Not what you wanted?
Paul Joseph Watson
The Sony hack attack has reinvigorated support for privacy-busting CISPA-style cybersecurity legislation that was previously considered dead, prompting calls to make the issue a top priority in 2015.
With the White House declaring the hack to be a “national security issue” yesterday, numerous prominent lawmakers jumped on the issue to push a “zombie” cybersecurity bill – the Cybersecurity Information Sharing Act – which failed to make the Senate floor in July.
White House Economic Council Director Jeff Zients said the Sony hack would require ongoing “executive” action by the President in order to protect “federal government assets,” with Zients stressing the need “to take this to the next level (with) legislation.”
Senate Intelligence Committee Chairman Dianne Feinstein echoed Zients, asserting, “We must pass an information sharing bill as quickly as possible next year.”
Republican Sen. John McCain also called on Congress to “finally pass long-overdue comprehensive cybersecurity legislation” in light of the Sony hack, a sentiment mimicked by Rep. Jim Langevin (D-R.I), co-chair of the House cybersecurity caucus, who stated, “The new Congress should act without delay to pass a comprehensive cybersecurity information sharing bill to allow the federal government to share what it knows about threats in cyberspace with the private sector, and vice versa.”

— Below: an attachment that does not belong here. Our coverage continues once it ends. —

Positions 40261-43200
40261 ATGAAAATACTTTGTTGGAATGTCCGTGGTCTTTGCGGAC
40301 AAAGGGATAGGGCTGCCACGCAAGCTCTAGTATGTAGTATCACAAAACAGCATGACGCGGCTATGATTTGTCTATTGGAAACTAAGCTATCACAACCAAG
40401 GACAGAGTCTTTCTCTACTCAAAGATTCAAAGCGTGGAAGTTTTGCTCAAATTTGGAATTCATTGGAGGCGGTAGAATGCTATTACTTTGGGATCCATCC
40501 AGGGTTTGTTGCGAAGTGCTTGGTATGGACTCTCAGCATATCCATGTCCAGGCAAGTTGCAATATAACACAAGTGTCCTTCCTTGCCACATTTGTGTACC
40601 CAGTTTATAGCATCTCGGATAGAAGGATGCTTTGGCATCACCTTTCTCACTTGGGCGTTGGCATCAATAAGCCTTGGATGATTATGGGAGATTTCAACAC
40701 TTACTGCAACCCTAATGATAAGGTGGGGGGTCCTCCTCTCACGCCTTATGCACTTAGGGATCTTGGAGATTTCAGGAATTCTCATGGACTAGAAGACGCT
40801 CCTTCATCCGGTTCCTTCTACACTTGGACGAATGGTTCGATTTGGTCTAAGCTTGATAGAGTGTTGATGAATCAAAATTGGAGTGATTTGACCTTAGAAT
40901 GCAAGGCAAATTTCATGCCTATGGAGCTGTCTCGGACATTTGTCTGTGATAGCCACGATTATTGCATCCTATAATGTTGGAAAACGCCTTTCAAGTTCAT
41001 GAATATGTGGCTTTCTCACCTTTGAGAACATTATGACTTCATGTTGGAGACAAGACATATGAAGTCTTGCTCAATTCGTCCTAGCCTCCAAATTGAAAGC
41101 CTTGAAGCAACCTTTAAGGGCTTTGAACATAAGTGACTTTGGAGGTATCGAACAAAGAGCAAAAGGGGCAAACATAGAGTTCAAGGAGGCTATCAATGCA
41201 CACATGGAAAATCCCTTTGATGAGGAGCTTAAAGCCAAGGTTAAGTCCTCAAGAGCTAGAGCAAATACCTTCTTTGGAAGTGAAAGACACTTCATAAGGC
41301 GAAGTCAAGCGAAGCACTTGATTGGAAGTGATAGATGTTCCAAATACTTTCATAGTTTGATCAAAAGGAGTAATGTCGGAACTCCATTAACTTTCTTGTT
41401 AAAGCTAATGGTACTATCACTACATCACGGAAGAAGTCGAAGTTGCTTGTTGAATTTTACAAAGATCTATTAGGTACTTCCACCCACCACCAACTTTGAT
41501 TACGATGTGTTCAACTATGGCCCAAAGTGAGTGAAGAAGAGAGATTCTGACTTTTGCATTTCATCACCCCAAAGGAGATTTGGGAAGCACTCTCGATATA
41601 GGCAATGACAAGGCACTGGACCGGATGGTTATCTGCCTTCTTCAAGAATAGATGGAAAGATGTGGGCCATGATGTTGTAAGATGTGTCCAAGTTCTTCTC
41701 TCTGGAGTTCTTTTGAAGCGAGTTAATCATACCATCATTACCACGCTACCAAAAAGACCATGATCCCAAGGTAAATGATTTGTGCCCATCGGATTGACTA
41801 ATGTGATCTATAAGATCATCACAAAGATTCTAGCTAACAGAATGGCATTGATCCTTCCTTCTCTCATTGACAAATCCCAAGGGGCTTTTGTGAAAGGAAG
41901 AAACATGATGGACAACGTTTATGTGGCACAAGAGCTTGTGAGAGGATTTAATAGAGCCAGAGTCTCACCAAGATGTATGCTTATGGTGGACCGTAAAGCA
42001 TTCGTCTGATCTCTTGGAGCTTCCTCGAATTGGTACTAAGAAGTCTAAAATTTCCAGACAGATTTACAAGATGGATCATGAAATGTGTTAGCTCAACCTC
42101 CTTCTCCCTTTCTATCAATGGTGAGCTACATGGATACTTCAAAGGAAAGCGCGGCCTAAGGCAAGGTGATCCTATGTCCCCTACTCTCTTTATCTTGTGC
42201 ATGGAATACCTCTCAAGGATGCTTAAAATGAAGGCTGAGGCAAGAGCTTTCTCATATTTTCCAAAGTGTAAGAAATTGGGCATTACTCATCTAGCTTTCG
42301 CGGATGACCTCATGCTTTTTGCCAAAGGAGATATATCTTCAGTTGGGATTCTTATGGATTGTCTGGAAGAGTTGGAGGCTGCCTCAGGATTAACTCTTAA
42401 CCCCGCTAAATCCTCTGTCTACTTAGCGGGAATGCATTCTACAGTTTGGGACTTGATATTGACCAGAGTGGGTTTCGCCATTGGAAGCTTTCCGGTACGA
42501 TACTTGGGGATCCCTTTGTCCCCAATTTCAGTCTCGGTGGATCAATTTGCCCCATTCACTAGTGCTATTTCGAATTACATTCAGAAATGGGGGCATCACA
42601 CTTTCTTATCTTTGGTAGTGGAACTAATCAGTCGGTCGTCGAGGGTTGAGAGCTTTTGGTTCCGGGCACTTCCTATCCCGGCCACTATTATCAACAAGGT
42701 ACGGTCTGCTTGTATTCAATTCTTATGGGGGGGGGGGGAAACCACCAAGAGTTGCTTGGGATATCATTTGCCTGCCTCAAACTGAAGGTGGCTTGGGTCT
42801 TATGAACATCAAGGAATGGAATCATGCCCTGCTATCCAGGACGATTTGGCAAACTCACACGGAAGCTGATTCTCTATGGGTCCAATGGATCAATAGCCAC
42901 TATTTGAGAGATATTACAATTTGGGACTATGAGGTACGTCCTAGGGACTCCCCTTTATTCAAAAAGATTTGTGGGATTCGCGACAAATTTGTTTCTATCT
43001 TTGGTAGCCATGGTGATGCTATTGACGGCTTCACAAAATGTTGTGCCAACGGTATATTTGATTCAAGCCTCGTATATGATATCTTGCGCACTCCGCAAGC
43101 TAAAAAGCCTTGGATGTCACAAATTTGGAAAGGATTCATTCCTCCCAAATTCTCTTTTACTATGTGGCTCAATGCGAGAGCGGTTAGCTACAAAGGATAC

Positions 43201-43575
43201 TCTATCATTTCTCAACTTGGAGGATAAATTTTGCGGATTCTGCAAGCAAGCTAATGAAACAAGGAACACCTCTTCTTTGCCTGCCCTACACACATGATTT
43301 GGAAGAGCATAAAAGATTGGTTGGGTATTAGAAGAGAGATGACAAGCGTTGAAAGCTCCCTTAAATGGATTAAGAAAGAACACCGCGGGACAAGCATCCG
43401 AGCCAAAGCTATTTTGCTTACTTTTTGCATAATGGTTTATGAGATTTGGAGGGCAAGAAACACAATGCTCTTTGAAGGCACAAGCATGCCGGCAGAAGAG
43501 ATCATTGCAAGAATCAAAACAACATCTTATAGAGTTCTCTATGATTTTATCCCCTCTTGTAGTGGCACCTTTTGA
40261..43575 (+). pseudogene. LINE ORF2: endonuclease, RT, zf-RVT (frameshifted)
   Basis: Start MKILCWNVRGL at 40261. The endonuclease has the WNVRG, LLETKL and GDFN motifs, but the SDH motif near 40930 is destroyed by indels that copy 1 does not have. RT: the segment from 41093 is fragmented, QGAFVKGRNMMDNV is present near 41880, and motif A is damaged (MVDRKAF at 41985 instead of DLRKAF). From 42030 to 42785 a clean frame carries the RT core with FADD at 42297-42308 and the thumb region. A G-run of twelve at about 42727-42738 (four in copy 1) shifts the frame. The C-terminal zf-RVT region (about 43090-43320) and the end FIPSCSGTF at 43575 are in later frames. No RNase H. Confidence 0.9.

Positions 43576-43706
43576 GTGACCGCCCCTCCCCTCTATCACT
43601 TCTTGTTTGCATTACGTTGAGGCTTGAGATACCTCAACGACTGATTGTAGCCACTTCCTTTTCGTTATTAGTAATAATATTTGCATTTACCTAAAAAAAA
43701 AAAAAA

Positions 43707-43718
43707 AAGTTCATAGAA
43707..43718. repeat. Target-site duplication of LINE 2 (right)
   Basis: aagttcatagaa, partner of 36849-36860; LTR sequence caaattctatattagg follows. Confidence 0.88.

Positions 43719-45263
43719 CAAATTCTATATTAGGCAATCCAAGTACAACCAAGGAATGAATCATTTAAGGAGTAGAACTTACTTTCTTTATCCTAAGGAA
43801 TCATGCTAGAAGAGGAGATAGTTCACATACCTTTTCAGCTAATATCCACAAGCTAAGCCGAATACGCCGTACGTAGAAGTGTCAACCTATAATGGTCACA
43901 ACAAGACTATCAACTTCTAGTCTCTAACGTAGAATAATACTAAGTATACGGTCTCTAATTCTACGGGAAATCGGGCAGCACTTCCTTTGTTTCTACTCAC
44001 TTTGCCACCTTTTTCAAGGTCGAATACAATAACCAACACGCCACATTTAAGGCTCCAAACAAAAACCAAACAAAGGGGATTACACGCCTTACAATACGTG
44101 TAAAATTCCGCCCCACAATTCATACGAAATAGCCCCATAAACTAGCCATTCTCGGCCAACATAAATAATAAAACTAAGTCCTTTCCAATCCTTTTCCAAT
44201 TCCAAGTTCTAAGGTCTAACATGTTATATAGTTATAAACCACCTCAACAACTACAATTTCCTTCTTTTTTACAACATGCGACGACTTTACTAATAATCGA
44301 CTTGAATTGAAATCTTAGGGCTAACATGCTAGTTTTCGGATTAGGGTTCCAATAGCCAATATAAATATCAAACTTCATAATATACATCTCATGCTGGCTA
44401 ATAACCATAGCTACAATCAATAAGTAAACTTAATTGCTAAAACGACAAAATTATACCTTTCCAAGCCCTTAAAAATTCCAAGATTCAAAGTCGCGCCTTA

Rep. Michael McCaul (R-Tex.) and Sen. Lindsey Graham (R-S.C.) also called on cybersecurity legislation to be the top priority in January, while President Obama himself told ABC’s David Muir on Wednesday, “Congress also needs to take up cybersecurity legislation that’s been languishing for several years now.”
Following former White House Chief of Staff Rahm Emanuel’s advice to “never let a serious crisis go to waste,” the Obama administration and lawmakers like McCain and Graham are now breathlessly exploiting the Sony hack to reanimate legislation that bears significant resemblance to the widely loathed CISPA bill that failed to pass the Senate in 2012.
According to the Electronic Privacy Information Center, the Cybersecurity Information Sharing Act of 2014, “Allows companies to monitor private communications on their networks and to disclose user activity to the government. The bill would also exempt companies from liability for monitoring communications or disclosing user information.”